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Passing: The Basics
The most important part of the game and the most difficult part of the game. Almost all clinics and warm-ups begin with passing. Most of the time spent on drills in the clinics is spent on passing. Yet, its' still something few of us can do well.
There are many things that must be done to pass the ball correctly. The ball must hit the platform formed between your wrist and elbow (NOT YOUR HANDS!). Your elbows must be locked. Your knees need to be bent, almost as if you are sitting on a stool. You should be facing your target. There should be very little arm swing at the moment of contact. The hands should be together in a relaxed form.
All this and more, NEEDS to be done just to pass the ball well. To become a good passer, one has to do three more things:
- Be setup before the ball comes over the net. The good passers do this the best. Before the ball crosses to the net, their arms are extended and have formed a platform. This is the easiest of the three to do.
- Position yourself so that at the moment of contact with the ball, your hands are directly in front of your belly button. Not an easy thing to do but not impossible either.
- Follow the ball, with your eyes, all the way to the moment of contact. See the ball hit your arms.
Let me briefly discuss number two above. Have you ever been to a high school game and heard the coach yell at the players "MOVE YOUR FEET"? Give this a try. Set up in the passing position. Now move your platform six inches to the right. Your hands are no longer in front of your belly button. OK, now leave your hands right where they are. Leaving your hands right where they are, move your right foot one foot to the right. Now look at your hands. They are in front of your belly button. When you line up with the ball, you MUST move your feet and not your hands.
The above three components require concentration. You must know what you are going to do before you do it. The difference between an average passer and a good passer is the good passer knows what they are going to do before the ball crosses the net.
Ok, I'm a novice player, I read and tried the information above on passing and did everything you said. It didn't work!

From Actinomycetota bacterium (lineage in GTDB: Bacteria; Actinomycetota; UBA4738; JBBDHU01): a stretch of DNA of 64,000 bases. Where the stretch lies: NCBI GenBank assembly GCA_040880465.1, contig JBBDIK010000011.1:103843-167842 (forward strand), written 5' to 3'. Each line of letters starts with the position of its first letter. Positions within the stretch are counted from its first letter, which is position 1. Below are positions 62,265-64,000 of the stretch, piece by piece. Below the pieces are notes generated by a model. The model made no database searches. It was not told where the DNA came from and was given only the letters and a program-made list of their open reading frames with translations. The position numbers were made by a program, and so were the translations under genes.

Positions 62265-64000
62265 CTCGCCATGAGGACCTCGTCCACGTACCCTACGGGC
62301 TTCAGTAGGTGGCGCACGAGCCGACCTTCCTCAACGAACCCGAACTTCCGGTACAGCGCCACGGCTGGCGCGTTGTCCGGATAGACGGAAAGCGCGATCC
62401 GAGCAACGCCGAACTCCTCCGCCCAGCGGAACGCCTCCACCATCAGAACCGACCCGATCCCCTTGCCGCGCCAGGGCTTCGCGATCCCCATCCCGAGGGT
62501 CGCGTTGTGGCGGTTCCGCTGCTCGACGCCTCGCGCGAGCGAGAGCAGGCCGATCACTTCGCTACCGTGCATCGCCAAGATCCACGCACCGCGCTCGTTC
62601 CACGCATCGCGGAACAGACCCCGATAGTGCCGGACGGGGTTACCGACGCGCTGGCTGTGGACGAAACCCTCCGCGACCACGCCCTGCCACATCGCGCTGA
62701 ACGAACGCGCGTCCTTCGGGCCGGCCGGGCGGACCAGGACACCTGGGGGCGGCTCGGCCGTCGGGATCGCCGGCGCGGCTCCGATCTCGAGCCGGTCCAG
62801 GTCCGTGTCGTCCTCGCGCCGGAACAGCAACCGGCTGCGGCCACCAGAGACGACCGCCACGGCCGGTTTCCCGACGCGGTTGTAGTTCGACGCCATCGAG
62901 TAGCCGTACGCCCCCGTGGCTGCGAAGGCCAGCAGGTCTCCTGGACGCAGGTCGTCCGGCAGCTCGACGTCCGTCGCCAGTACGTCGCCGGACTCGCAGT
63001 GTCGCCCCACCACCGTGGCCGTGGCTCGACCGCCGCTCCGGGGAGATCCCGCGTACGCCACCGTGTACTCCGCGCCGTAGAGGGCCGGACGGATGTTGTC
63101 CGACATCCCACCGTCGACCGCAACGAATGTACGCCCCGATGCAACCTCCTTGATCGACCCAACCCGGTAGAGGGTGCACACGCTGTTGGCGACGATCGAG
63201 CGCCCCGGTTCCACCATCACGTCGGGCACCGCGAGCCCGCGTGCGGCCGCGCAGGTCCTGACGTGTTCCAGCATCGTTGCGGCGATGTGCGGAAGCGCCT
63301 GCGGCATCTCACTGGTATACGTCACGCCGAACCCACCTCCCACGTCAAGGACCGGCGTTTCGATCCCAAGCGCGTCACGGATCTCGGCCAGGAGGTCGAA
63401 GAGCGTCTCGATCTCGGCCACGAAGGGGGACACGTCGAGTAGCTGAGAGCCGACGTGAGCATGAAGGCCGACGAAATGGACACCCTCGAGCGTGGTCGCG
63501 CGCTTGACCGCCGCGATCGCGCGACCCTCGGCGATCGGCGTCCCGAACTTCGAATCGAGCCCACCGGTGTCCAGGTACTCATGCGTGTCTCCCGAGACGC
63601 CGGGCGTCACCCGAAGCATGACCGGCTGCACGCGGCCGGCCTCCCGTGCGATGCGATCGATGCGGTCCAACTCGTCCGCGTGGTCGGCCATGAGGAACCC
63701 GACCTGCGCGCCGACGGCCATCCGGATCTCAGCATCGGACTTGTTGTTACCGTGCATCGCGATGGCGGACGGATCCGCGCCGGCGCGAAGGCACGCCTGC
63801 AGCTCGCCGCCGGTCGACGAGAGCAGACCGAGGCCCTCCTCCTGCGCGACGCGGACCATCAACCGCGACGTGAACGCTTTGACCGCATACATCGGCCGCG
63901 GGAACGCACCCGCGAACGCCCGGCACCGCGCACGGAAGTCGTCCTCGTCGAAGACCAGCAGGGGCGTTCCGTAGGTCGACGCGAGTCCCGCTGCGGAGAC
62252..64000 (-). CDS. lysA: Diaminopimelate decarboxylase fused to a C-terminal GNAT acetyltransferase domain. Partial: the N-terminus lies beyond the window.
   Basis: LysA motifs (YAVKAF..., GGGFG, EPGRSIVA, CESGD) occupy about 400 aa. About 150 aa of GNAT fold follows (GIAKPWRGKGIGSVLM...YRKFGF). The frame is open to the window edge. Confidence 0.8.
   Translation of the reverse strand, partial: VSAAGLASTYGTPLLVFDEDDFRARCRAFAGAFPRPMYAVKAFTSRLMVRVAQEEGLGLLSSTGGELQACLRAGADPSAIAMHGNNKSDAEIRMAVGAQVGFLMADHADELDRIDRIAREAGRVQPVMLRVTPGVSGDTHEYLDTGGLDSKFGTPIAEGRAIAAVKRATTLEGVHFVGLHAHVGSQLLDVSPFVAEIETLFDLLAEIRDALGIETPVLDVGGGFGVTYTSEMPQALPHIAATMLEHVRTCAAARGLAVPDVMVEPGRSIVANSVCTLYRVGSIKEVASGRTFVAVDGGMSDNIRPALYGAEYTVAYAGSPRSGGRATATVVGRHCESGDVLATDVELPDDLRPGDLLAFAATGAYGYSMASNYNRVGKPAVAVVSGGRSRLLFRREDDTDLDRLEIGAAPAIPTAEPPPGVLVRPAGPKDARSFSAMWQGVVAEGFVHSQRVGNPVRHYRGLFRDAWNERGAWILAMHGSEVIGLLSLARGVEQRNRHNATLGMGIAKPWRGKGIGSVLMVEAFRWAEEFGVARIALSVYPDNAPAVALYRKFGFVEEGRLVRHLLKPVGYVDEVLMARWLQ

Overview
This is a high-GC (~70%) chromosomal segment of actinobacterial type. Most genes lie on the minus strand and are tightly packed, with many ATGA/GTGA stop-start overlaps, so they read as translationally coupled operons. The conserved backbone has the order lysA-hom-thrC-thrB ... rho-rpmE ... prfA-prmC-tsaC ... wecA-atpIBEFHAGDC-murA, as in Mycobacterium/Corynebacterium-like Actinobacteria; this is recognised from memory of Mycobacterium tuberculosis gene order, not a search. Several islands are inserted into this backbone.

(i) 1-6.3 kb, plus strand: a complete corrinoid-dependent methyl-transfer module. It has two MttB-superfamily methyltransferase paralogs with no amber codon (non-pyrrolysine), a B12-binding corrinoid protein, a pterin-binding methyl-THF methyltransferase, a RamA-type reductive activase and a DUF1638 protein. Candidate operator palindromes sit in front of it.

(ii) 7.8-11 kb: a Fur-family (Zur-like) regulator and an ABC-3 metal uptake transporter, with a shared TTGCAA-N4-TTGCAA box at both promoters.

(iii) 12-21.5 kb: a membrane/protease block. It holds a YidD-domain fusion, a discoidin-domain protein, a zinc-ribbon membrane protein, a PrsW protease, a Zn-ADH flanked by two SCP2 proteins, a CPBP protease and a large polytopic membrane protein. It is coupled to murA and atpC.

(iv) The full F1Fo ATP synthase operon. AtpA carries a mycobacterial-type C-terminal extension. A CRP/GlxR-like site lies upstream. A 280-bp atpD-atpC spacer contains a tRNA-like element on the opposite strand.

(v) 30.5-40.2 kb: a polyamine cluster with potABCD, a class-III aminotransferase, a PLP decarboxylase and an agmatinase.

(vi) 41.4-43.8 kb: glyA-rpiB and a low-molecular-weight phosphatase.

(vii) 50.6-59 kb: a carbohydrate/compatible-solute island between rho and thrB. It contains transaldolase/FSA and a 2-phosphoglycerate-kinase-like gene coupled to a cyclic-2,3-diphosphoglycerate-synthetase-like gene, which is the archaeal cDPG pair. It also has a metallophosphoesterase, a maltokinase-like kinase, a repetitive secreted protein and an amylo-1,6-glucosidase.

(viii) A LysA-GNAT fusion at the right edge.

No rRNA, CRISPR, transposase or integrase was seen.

First let me begin with an exercise I do at the first practice of each season. I have all the players serve the ball with their left hand. I then explain we could work on this all season and at best, only get half our serves in by the end of the season. When you try something new it almost never works the first time.
Is the ball hitting your forearms or your hands? Are you in front of the ball? Did you swing? I find these are the three most difficult things for beginning passers. Your arms need to form a platform between your wrist and elbow and the ball must make contact on this platform. If the ball is hitting your hands you will never be able to pass. You must be in front of the ball. When the ball is served, you are a long way from the server. You should have plenty of time to get in front of the ball. Finally and most importantly, which direction and by how much did your platform move when the ball made contact. At most you are only ten feet from the setter. The ball does not need to travel far after you pass it. If your arms move as much as a quarter of an inch toward the net, the ball will go over the net. Try not swinging your arms at all. After you get in front of the ball just be a wall (walls don't move). Just let the ball hit your arms and see how far the ball goes. It has been my experience that beginning players get excited and over swing their arms when passing. Some beginners even jump when they are passing. The more relaxed one is the better one will pass.
I always tell players not to interlock their fingers when they are passing. Most passers rest one hand inside the other. I have noticed that the better passers just hold their hands side by side. Once I had a novice player tell me he interlocked his fingers so his hands would not come apart. For first year players this made sense. When just beginning, a number of players will just slap the ball up with the palms of their hands. This being a 'lift', play stops immediately. By locking ones fingers together, one cannot lift the ball. If this helps you get out of the habit of lifting, great. However, once you break the lifting habit, stop interlocking your fingers.
The first section mentioned a good passer needs to be setup before the ball arrives (have your platform formed and be waiting for the ball), be in front of the ball and watch the ball all the way into your arms. I notice a number of players getting set up before they get in front of the ball (like the photo next to this paragraph). They then move with their arms in an awkward position This may be my fault because of the order I listed the above requirements. As you are moving to get in front of the ball, have your hands in front of you with your elbows bent, as if you were carrying a lunch tray. When you get in front of the ball, lock your elbows and form your platform. Remember, nothing mentioned above will work if your elbows are BENT! Your elbows must be locked.
Finally a great little drill you can do indoors by your self all winter to develop and improve your passing skills. In your basement, place a chair about three feet from a brick wall. Sit on the edge of the chair with your knees wide apart and pass the ball into the wall. Pass the ball so that it comes right back to you and pass it again and again. If you get tired of passing, you can practice your setting the same way. When I practice my setting I like to sit on the floor not a chair.